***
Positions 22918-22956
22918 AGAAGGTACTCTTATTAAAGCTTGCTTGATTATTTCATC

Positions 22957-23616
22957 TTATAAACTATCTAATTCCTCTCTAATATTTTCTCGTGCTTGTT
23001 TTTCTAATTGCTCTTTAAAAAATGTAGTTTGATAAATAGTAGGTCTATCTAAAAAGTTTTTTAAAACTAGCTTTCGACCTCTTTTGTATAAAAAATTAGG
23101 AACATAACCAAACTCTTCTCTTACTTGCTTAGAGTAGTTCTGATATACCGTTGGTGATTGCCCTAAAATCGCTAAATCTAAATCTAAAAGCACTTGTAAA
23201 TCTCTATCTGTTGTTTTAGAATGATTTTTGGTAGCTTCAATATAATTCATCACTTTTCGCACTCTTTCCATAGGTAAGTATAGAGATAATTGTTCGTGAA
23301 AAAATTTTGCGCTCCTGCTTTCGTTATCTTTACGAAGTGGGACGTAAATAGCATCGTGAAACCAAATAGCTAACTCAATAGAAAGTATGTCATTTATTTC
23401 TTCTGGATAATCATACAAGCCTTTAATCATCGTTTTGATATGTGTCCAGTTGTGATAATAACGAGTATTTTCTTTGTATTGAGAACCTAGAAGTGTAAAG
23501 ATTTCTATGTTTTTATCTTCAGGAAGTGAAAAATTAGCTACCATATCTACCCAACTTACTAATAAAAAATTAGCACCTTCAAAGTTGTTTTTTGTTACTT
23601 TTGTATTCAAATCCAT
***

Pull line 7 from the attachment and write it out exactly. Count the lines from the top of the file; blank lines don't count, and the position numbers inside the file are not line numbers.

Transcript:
23201 TCTCTATCTGTTGTTTTAGAATGATTTTTGGTAGCTTCAATATAATTCATCACTTTTCGCACTCTTTCCATAGGTAAGTATAGAGATAATTGTTCGTGAA